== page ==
A total of 387 entries from 40 different countries flooded in to the IOC headquarters. The Germans, in particular were very enthusiastic. They were responsible for 89 of the compositions.

The judging panel was chaired by Nadia Boulanger, a prominent French teacher of music. To recruit the jury, she consulted Italian composer Gian Francesco Malipiero and Necil Kazim Akses, a musician who had become Turkish cultural attaché in Switzerland.

The great Italian conductor Arturo Toscanini agreed to help, but shortly afterwards he pulled out. German musician Wilhelm Furtwangler was also placed on the list but died before the competition began. Even so the panel was impressive. It included the great cellist Pablo Casals and composer Aaron Copeland.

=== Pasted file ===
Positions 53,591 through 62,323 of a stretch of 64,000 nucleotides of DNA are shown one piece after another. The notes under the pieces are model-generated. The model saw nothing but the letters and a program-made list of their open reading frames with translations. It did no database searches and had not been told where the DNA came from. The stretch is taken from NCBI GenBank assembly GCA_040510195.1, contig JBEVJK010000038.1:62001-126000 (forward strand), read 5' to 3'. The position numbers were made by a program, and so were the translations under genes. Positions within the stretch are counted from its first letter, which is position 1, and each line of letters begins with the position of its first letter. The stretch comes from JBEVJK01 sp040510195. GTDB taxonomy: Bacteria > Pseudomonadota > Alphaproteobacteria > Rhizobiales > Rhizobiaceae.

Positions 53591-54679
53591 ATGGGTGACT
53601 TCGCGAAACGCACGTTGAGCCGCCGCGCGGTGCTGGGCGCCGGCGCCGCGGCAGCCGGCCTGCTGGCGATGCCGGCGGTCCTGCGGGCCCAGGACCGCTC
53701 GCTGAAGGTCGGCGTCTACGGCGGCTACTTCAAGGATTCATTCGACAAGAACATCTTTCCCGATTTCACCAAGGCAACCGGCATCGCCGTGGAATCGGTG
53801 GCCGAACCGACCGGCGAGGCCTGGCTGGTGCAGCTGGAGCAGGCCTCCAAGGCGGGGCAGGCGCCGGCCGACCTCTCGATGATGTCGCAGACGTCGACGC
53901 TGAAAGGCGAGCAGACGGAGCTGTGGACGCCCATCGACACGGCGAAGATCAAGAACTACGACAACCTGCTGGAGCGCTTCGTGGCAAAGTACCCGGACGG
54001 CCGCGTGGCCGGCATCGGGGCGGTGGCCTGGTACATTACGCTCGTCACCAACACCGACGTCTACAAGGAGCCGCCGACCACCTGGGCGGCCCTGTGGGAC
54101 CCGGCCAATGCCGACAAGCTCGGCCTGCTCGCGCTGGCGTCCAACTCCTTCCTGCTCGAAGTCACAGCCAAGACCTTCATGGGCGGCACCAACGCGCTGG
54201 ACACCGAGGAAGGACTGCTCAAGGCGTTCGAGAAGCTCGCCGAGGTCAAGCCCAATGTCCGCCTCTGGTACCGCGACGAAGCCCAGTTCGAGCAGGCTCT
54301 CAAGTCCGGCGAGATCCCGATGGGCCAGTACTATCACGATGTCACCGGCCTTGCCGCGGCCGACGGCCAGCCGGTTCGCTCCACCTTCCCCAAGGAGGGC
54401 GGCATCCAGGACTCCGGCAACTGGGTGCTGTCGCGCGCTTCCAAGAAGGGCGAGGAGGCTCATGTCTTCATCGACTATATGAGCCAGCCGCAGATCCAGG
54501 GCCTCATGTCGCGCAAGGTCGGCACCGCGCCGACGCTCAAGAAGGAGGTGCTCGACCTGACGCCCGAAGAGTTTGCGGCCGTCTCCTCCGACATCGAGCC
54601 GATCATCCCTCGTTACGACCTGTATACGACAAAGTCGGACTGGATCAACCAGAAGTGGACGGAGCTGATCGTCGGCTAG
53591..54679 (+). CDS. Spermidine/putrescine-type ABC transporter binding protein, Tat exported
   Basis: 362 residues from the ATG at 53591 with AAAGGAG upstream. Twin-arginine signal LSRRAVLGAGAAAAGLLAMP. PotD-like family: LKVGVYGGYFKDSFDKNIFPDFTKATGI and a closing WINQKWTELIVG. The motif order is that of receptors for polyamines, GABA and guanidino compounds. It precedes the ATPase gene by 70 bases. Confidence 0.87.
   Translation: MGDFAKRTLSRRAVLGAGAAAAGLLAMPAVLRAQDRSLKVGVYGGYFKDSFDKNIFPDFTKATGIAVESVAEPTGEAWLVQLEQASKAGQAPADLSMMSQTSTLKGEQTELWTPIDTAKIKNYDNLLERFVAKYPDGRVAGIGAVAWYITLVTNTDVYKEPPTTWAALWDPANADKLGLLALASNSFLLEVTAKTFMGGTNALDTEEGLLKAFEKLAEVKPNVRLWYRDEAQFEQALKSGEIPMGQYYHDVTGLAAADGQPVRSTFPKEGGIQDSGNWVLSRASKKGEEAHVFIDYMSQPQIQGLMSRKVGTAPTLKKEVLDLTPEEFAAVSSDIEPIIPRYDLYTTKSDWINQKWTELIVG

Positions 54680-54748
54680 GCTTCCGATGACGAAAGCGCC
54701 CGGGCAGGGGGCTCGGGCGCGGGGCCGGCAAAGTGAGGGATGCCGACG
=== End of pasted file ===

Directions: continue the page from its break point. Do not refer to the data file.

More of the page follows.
“It was not an easy affair,” admitted Prince Pierre. “We regretted the absence of a Russian musician. An invitation had been sent to Dmitri Shostakovich, but after five months no reply had been received.” Nor did it prove possible to recruit a South American judge .

The IOC President at the time was American Avery Brundage. He discouraged his fellow members from talking to the press, so it was not surprising that judges were not permitted to make any public statements. They also signed an oath.

“I, the undersigned, declare that I have made myself acquainted with the conditions ruling this competition," it read. "I pledge my word to act in conformity with the Rules and I, thereby certify that I am not taking part in the competition in the capacity of a competitor.”